Work Life is betting on the consumerization of the enterprise, or the idea that the next best companies for modern workers will be consumer-friendly tools. In her pitch deck to LPs, she cites the success of Superhuman and Notion, a well-designed email tool and a note-taking app, respectively, as examples of the heightened demand for digestible, easy-to-use B2B products.

“The next generation of applications for the workplace sees people spinning out of Uber, Coinbase and Airbnb,” Kimmel said. “They’ve faced these challenges inside their highly efficient tech company so we are seeing more consumer product builders deeply passionate about the enterprise space.”

But Kimmel doesn’t want to bury her thesis in jargon, she says, so you won’t find any B2B lingo on Work Life’s website or Instagram.

She’s focusing her efforts on a more important issue often vacant from conversations surrounding investment in the future of work: diversity & inclusion.

Kimmel meets with every new female hire of her portfolio companies. Though it’s “increasingly non-scalable,” she admits, it’s part of a greater effort to ensure her companies are thoughtful about D&I from the beginning: “Because I have a very focused fund, it’s about maintaining this community and ensuring that people feel like their voices are heard,” she said.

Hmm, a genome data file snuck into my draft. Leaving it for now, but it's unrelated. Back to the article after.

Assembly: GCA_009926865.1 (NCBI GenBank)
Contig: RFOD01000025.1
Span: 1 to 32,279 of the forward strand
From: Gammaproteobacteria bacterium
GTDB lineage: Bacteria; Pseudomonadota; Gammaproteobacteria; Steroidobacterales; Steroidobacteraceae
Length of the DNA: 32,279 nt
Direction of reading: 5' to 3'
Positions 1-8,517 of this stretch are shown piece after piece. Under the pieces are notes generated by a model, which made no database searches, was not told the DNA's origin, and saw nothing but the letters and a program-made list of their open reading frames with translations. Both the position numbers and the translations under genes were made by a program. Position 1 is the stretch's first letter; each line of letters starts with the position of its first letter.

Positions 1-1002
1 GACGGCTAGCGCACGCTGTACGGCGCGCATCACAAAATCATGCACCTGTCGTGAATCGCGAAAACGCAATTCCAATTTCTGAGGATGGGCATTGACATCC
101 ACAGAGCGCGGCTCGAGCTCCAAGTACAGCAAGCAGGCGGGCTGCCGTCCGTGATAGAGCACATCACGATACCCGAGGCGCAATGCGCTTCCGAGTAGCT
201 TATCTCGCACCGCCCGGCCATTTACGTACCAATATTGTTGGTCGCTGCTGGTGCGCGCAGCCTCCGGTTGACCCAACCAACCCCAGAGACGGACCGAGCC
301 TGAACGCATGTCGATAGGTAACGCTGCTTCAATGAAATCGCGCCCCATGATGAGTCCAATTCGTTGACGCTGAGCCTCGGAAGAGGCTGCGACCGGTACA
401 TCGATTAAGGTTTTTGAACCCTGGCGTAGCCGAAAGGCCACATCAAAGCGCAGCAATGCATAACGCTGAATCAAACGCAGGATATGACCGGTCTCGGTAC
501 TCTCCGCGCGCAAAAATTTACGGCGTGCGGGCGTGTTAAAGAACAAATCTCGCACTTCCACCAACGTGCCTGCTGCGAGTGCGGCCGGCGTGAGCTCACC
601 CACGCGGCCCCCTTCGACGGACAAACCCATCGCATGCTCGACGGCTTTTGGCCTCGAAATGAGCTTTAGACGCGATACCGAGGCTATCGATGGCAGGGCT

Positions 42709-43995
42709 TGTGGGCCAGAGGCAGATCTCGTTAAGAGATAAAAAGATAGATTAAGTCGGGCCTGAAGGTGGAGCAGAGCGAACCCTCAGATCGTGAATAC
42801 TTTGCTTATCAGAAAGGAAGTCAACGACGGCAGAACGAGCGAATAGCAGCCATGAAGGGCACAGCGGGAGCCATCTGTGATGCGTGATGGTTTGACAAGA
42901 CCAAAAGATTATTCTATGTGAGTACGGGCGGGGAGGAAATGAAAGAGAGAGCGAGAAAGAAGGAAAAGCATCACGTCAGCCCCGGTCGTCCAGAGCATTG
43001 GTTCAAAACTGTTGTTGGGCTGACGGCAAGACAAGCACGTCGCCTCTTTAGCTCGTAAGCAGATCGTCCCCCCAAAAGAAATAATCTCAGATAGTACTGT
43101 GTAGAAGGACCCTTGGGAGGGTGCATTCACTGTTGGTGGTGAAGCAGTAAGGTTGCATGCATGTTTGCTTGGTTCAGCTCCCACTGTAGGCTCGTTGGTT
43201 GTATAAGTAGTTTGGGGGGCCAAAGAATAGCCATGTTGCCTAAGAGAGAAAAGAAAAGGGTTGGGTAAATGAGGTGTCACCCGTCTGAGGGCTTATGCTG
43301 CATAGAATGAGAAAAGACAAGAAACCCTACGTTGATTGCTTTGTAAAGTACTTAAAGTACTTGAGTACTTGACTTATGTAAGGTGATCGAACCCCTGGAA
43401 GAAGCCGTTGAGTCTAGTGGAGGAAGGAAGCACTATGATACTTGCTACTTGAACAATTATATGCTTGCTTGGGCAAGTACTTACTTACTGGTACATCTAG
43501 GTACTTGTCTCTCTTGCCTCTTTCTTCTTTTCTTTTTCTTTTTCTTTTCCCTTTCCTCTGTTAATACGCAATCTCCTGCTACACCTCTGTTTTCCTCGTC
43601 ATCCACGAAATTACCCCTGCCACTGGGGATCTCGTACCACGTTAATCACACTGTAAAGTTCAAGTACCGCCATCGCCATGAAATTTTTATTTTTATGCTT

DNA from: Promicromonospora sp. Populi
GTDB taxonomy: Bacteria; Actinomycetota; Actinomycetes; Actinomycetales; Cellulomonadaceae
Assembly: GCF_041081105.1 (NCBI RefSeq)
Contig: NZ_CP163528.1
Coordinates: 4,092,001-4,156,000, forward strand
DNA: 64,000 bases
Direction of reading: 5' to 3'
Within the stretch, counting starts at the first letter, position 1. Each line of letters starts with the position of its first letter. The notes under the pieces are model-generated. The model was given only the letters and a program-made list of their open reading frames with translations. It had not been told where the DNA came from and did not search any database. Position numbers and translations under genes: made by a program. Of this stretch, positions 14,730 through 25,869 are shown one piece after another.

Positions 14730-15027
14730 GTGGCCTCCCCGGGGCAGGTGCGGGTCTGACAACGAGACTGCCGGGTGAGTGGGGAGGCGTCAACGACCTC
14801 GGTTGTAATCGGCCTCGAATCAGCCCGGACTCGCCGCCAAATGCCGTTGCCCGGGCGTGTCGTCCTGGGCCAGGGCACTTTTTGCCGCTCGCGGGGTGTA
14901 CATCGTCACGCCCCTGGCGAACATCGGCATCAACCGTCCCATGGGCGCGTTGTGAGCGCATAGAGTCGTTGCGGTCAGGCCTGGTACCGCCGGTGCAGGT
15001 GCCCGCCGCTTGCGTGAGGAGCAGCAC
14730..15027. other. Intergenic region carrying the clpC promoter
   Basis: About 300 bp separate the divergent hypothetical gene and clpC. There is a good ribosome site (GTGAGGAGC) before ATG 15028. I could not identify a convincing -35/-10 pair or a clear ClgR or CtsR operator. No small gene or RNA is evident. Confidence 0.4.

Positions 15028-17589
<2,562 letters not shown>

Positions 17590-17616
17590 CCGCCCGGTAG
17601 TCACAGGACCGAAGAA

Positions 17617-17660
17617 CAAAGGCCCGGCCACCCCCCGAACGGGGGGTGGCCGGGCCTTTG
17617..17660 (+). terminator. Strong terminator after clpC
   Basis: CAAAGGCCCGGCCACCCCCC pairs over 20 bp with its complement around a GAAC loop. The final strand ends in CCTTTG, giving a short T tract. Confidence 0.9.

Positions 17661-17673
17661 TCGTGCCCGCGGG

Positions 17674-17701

“I want to be mindful that I am a female GP and I feel honored to have that title.”




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Earbuds lets audiences stream the playlists of athletes, entertainers and each other – gpgmail


Earbuds, a new startup from Austin founded by former Detroit Lions lineman Jason Fox, wants to bring the power of social media to your eardrums.

The company is one of a growing number of startups trying to rejuvenate the music streaming market by combining it with social networking so that audiences can listen to the playlists of their favorite athletes and entertainers… and their friends.

For Fox, the idea for Earbuds sprung from his experiences in the NFL, watching how other players interacted with crowds and hearing about the things fans wanted to know about their favorite players’ routines.

“We were playing Caroline in the first game of the season and Cam Newton was warming up right next to me,” Fox recalled. “He was jamming. Getting the crowd into it. And I was thinking there’re 85,000 people here and millions of more people watching at home…  And I thought… how many people would love to be in his headphones right now?”

Earbuds founder Jason Fox

It wasn’t just Cam Newton who received attention. Fox said at every press conference one or two questions would be about what songs teammates played before games. On social media, players would take screenshots of their playlists and post them to platforms like Twitter or Instagram, Fox said.

The company has been out in the market in a beta version since February and has focused on lining up potential Earbuds devotees from among Fox’s friends in the NFL and entertainers from music and media.

“We made a decision to tweak something and make it very very heavily around influencers because that’s what’s really driving traffic for us,” Fox says. 

Screen Shot 2019 08 07 at 5.44.50 PM

Image courtesy of Earbuds

At its core, the app is just about making music more social, according to Fox. “There’s a social platform for everything, but in the days of terrestrial media distribution music has remain isolated,” he says.